It’s the best possible final for this very ambitious tournament that reports suggest will become a 96-draw, 11-day event as of 2019, mimicking the likes of Miami and Indian Wells but without the “combined” element. Money does not seem to be an issue in China, and the country’s government looks keen on investing in tennis, so even if most spectators are still novices and may not be familiar with the peculiarities of the game (during the Federer-del Potro match players did complain repeatedly about the crowd making noise between first and second serves) and stands may look desperately empty during many preliminary round matches, it is not inconceivable that an increasingly important share of the circuit will be played in the Far East.
 R. Nadal d.  M. Cilic 7-5 7-6(3)
 R. Federer d.  J.M. del Potro 3-6 6-3 6-3
Miami Open Daily Preview: Two Matches Between Top 10 Seeds Headline Fourth Round ATP Action
All ATP fourth round singles matches will take place on Tuesday in Miami.
And in a rarity, two of those fourth round matches include meetings between top 10 seeds. 2022 Indian Wells champ Taylor Fritz takes on 2022 Bercy champ Holger Rune. And in a battle of the gingers, Andrey Rublev faces Jannik Sinner. Other ATP matches on Tuesday include three of the four top seeds: Carlos Alcaraz, Daniil Medvedev, and Stefanos Tsitsipas.
Also on Tuesday, the WTA quarterfinals begin. American No.1 Jessica Pegula will look to avenge a loss her doubles partner Coco Gauff experienced earlier in the tournament to Anastasia Potapova. And Wimbledon champion Elena Rybakina plays Italy’s Martina Trevisan, who took out another Major champ, Jelena Ostapenko, on Monday.
Each day, this preview will analyze the two most intriguing matchups, while highlighting other notable matches on the schedule. Tuesday’s play gets underway at 11:00am local time.
Jannik Sinner (10) vs. Andrey Rublev (6) – 11:00am on Grandstand
Rublev is a modest 13-7 this season, but was a semifinalist in Miami two years ago. He comfortably defeated Miomir Kecmanovic in the last round by a score of 6-1, 6-2.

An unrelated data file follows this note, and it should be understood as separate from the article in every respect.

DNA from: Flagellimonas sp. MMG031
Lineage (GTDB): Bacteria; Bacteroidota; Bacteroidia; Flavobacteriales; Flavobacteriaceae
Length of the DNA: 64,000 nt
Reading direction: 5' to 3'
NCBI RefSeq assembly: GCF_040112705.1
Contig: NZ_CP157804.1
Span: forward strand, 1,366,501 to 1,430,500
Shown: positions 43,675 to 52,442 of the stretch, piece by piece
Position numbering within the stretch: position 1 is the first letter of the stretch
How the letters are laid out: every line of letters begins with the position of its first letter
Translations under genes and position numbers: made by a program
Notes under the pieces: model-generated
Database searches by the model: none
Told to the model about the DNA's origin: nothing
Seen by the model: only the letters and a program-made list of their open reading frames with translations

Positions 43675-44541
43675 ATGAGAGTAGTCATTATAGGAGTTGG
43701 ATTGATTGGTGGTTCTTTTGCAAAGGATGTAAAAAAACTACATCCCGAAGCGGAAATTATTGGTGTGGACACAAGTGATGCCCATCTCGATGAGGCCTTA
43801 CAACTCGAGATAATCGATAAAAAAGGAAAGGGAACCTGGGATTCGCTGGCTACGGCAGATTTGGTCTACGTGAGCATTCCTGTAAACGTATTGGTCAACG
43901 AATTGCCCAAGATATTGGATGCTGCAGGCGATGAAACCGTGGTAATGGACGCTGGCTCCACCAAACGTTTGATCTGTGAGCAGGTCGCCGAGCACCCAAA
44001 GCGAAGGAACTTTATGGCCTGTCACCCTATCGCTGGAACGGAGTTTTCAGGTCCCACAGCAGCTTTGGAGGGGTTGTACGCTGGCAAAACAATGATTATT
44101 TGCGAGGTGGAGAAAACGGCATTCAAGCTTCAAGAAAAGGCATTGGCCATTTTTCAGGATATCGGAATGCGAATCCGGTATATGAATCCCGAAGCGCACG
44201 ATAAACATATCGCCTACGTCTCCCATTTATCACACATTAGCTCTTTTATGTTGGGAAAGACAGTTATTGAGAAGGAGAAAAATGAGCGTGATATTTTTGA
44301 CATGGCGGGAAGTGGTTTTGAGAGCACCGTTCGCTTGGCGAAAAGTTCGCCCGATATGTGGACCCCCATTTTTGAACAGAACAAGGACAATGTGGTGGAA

Sinner is a strong 18-4 this season, and is coming off a semifinal run at Indian Wells. He was the runner-up at this tournament two years ago.
These two have split four prior meetings, the last three of which occurred on clay. Their only hard court matchup took place three years ago in Vienna, with Sinner retiring after just three games. But considering Jannik’s impressive form this season, he should be favored to advance on Tuesday.
Taylor Fritz (9) vs. Holger Rune (7) – 12:00pm on Stadium
Dating back to the end of September, Rune is now 33-8. The 19-year-old achieved four consecutive finals to end last season, winning two of them (Stockholm, Bercy). This is his Miami Open debut.
Fritz is 19-5 in 2023, and is vying for his fifth consecutive quarterfinal of the year. This would mark his seventh Masters 1000 quarterfinal, all achieved since the start of 2021. But Taylor is 0-2 in the fourth round of this tournament, losing in the past two years to Bublik and Kecmanovic.
In their first career meeting, it’s hard to pick a winner. Fritz has become a pretty reliable performer, while Rune remains quite a streaky player, with impressive highs and some immature lows. Both possess similar weapons on court, and neither have dropped a set through two matches. I’ll give the slight edge to Holger based on his recent hard court success.
Other Notable Matches on Tuesday:
Martina Trevisan (25) vs. Elena Rybakina (10) – Rybakina has now won nine matches in a row. Trevisan was only 3-8 on the year ahead of this quarterfinal run. This is another first career meeting.
Karen Khachanov (14) vs. Stefanos Tsitsipas (2) – Tsitsipas survived a tight three-setter against an in-form Cristian Garin on Monday, while Khachanov easily dispatched of up-and-coming 21-year-old Jiri Lehecka. Stefanos is 6-0 against Karen, which includes a four-set victory at this year’s Australian Open.